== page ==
Monday, November 29, 2010

Freedom (by Jonathan Franzen)

Ian gave me some great advice when beginning this book: don't think about all the arguments about whether Franzen is overrated or the Greatest Writer Ever, or whether the book is overpraised or underpraised or whatever. Just enjoy it as a page-turning novel. And I did: I started it yesterday and finished it yesterday, all 500+ pages, and it was a lovely way to spend the day.

(Part of the reason for my book binge is that I haven't read books in a while due to months of constant low-grade nausea making it impossible to concentrate; so now I'm making up for lost time.)

So, as a page-turner, I really enjoyed it. I don't think it's a particularly wondrous writing achievement, and here's one reason: there's a whole section that's supposed to be "written" by one of the characters, but it's the exact same writing style as the third-person narrator who narrates the rest of the novel. I mean, sorry Franzen, but David Mitchell would never! Also, I think he tries a little too hard to hammer the theme of "freedom," having multiple characters go on and on about how they're free or not free or what they think of freedom. Some thought-provoking passages, but on the whole, I think he's better when he's not trying so transparently to be profound.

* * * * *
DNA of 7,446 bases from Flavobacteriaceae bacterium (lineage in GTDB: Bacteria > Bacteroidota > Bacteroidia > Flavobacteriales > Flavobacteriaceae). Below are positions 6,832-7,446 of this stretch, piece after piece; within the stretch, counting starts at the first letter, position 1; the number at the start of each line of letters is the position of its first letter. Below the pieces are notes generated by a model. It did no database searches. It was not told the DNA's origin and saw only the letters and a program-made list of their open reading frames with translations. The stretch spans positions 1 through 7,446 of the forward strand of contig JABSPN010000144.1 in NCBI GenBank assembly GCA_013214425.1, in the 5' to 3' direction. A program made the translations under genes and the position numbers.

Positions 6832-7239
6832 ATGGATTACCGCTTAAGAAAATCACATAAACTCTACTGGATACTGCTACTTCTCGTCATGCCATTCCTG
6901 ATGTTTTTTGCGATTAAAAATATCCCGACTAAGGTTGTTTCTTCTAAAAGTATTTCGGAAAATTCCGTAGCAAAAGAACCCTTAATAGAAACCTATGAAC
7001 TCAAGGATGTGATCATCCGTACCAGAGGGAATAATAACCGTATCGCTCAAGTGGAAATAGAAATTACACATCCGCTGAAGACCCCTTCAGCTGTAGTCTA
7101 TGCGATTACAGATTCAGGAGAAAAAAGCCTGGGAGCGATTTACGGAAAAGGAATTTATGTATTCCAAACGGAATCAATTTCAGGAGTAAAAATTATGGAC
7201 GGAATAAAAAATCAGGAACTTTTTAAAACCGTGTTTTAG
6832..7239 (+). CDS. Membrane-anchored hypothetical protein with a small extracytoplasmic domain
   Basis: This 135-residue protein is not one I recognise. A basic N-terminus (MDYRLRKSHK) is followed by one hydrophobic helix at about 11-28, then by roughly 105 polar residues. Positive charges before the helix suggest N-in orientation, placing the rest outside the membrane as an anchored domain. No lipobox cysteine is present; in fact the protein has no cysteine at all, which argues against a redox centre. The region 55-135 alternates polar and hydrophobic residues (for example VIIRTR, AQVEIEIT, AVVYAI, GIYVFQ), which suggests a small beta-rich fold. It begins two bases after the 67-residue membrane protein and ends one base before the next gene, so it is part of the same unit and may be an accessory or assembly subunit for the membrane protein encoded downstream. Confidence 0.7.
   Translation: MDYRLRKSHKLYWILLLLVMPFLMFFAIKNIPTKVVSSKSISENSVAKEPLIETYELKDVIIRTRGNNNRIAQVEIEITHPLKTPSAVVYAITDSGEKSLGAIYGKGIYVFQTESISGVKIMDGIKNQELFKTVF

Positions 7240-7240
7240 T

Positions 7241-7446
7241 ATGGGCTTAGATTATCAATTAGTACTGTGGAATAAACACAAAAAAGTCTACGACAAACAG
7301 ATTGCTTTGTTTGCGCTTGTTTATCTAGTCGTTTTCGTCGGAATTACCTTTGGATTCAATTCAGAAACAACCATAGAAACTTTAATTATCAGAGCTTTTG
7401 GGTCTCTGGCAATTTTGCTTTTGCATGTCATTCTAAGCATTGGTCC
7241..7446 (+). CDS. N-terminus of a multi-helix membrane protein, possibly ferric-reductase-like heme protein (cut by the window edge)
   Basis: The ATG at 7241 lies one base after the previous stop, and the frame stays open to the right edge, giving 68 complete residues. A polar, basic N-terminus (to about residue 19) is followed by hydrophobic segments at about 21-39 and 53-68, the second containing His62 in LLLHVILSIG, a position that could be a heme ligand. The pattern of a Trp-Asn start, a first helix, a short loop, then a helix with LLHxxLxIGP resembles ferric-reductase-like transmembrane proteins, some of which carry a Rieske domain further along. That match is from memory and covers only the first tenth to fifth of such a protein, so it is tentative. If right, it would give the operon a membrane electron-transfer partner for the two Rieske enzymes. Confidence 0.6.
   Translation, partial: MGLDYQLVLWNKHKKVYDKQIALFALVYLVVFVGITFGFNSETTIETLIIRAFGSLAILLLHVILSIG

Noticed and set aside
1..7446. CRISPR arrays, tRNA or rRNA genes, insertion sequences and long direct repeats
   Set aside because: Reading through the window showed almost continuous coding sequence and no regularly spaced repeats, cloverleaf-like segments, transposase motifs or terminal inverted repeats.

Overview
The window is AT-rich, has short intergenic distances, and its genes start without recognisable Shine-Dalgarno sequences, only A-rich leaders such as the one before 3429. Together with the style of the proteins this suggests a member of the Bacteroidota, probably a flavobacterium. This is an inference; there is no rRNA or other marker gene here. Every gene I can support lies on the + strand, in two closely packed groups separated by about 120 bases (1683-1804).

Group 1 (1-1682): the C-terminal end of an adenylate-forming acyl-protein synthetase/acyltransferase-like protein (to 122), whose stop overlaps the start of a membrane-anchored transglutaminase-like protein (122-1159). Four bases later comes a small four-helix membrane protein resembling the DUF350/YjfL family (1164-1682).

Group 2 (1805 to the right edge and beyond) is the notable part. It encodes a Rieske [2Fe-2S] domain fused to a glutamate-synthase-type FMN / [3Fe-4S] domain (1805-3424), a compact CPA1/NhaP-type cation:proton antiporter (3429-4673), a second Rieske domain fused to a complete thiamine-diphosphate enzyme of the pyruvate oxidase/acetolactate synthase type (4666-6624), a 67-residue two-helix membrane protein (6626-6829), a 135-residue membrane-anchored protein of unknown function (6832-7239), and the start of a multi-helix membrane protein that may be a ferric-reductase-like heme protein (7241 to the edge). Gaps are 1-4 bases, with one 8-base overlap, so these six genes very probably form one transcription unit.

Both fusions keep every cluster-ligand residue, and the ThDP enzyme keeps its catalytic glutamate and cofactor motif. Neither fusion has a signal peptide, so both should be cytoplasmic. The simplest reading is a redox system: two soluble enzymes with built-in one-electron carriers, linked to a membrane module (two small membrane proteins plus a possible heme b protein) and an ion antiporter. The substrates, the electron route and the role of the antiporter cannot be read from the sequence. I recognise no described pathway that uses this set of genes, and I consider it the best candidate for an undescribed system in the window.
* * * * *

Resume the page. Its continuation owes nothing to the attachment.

I am a Corrections fan, and I'm a Franzen fan. It was a really fun read: not a masterpiece.

Sunday, November 28, 2010

The Possessed: Adventures with Russian Books and People Who Read Them (by Elif Batuman)

A book that's really hard to describe. Ian went to her book reading when she was in town and brought back signed copies for half the people he knows, so I finally decided to pick this up and read it for myself. It's less of a unified book and more of a series of disconnected stories or essays or meditations on various Russian (and Uzbek) writers and their works, as well as stories of, say, attending a conference on Tolstoy, touring the Petersburg ice palace, or spending a summer with a vaguely horrible woman in Uzbekistan.

It's incredibly erudite, well-written and not in the least overwritten, and both thought provoking and entertaining. I mean, it's really funny, and I did laugh out loud a lot while reading it. In spite of the complexity of the ideas (I found the discussion on mimetic theory super interesting) it's very readable; I tore through it in about two days. I wanted more on the novels that I have read--like War and Peace of course--and I wanted to read the novels that she talks about that I haven't gotten to yet--like Eugene Onegin.

I honestly don't know how to describe this book. If you like Russian novels, or even if you just like novels, you should give it a shot. Here's my favorite bit, about names in contemporary American writing: